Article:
MP3 Newswire Celebrates Five Years.

by Richard Menta, 12/01/03

Back in the 1995 I was one of the founding members of the New Media department at Prentice Hall, the educational publishing arm of then parent Simon and Schuster. Our goal in those days was to invent ways to utilize the burgeoning Internet to create new learning tools for students and staff. It was an exciting time of experimentation and I was part of it. This included not only new ways to facilitate learning, but new ways to deliver products.



The Rio Karma is listed on Amazon.

As a group we kept close tabs on the latest Web technology and it was there that I first tested an application developed by a company called Progressive Networks that streamed music over the Internet. Progressive Networks later renamed themselves Real Networks and I became an early adopter of digital audio and later video technology.

I remember my first thoughts when I first read about Progressive's technology. "Wouldn't this be a great tool for music classes"? Rather than just read about Mozart or Louis Armstrong in the text, students can now call up specific song passages on demand and hear for themselves what the author described in his or her analysis!

Over the next few years I did my research into other digital media formats, playing with each to find their strengths and limitations. It was during this time I first experimented with the MP3 format as an audio delivery mechanism for music education courses.

I had toyed with producing a digital media news site early on, mostly as a site to chronicle the latest technology and techniques. I was particularly drawn to the MP3 format, which had a then cult following among individuals who used it as a digital form of the mix tape, trading tunes with one another to open their musical horizons.

These were the pre-Napster days and the record industry was already upset that users were digitizing their CD collections and placing these files on their personal web pages for anyone to download.

MP3 Newswire is born

The dismantling of MP3.com news section with the Vivendi acquisition in 2001 made us the oldest still active MP3 news site. CNET's recent purchase of that URL and the closure of the original MP3.com site (including the impending destruction of all the music collected) makes us one of the very few pre-twenty first century sites solely focused on digital music. The dot com bust can be thanked for this and quite a few sites from Riffage to NetRadio to MyCaster are long gone. Survival may be a better word for us.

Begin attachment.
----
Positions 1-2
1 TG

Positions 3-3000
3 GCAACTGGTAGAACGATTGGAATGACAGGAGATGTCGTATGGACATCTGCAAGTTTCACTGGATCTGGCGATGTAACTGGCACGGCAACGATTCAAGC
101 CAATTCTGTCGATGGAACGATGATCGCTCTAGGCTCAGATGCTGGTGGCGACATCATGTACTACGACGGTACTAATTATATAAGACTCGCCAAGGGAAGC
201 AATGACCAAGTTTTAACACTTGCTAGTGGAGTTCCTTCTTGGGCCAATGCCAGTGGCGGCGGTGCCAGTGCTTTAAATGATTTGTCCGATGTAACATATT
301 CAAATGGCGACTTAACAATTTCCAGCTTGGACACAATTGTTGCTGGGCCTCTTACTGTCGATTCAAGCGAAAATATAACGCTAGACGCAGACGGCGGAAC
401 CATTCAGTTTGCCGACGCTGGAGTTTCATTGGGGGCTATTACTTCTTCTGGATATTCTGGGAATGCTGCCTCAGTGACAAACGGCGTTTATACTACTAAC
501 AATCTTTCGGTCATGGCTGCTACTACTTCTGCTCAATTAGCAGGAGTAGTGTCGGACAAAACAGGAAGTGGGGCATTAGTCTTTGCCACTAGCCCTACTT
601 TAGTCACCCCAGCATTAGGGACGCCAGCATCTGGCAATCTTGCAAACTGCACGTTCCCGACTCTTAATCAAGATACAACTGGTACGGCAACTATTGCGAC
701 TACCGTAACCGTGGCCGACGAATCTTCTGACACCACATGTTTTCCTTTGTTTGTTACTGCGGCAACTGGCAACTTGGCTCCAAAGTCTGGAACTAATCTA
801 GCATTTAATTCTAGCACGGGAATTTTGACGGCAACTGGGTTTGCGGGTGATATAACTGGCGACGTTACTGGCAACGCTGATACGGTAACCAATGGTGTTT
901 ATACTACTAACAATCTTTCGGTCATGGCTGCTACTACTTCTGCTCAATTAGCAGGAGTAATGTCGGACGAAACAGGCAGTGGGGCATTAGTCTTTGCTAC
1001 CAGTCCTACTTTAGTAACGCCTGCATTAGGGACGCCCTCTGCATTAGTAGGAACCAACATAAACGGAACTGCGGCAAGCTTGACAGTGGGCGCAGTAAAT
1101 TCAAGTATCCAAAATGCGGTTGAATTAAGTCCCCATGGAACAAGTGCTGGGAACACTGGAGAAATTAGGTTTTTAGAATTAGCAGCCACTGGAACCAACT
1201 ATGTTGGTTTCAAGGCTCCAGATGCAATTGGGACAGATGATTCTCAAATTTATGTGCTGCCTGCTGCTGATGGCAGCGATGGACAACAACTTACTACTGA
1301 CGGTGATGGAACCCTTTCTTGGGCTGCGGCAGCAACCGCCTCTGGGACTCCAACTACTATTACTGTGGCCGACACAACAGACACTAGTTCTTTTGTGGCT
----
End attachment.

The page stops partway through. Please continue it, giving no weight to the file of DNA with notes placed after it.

So how did this all get started? Well, what finally pushed me to start the site was the success of first Diamond Rio MP3 portable.

Released in September of 1998, this basic unit was actually the second MP3 portable to hit the market (the first was the MPMan from Eiger labs). It held 32MB of memory - enough for about 8 songs at standard compression rates - and came bundled with 100 songs from a startup called Goodnoise who later changed their name to EMusic. It sold for a healthy $250.

Despite the cost, the Rio was an immediate hit as we entered the Christmas 1998 season. The facts were clear to me that digital music had more than just a cult following and within days my procrastination ended and the site was up.

MP3 Newswire debuted in December of 1998. I don't remember the day, just that it was before Christmas. Initially, the site was a depository of links to articles of others, but as the controversy around digital music swelled I began to write.

Some of these initial stories were straight objective articles, but almost from the beginning our discourse of product announcements and events turned into commentaries. The regular news sources did present the facts, but in those days few tried to figure out what it all meant.

So I did. It was not my original intent, it just happened that way as I openly wrote about my own struggles with the ethics of file trading and the actions of the record industry. I questioned what was happening, looking at both sides of the issue and how each interpreted the wide gray area between fair use and copyright ownership.

Looking back, I very well may be the first digital music columnist, though I can't say for sure. MP3.com had started earlier that year with a news site that ran early commentary (including mine), but they were one shots as opposed to regular columns.

Lee Black at the defunct Webnoize and Eric Scheirer on the pages of MP3.com and later Forester Research wrote early on. CNET's John Borland has written many articles on digital music, though I don't remember when it became part of his regular beat.

Either way, opinion pieces in this niche were few and far between before 2000. MP3 Newswire became that commentary site and built a quick following. It drew other writers who wrote about their viewpoint on these pages.

These writers included Helen McGovern who detailed a first timer's foray into digital music in her Adventures in MP3 Column. My brother Robert Menta who offered his two cents and Colin Stoner supplied reviews of P2P applications to complement my own reviews of MP3 portables. More recently, MP3 Newswire (now called MP3newswire.net) has showcased the talented contributions of Jon Newton of P2Pnet.net who sees digital music through the eyes of the artist, Tom Mennecke of Slyck.com and George Ziemann and his research on the pre-MP3 history of music and technology.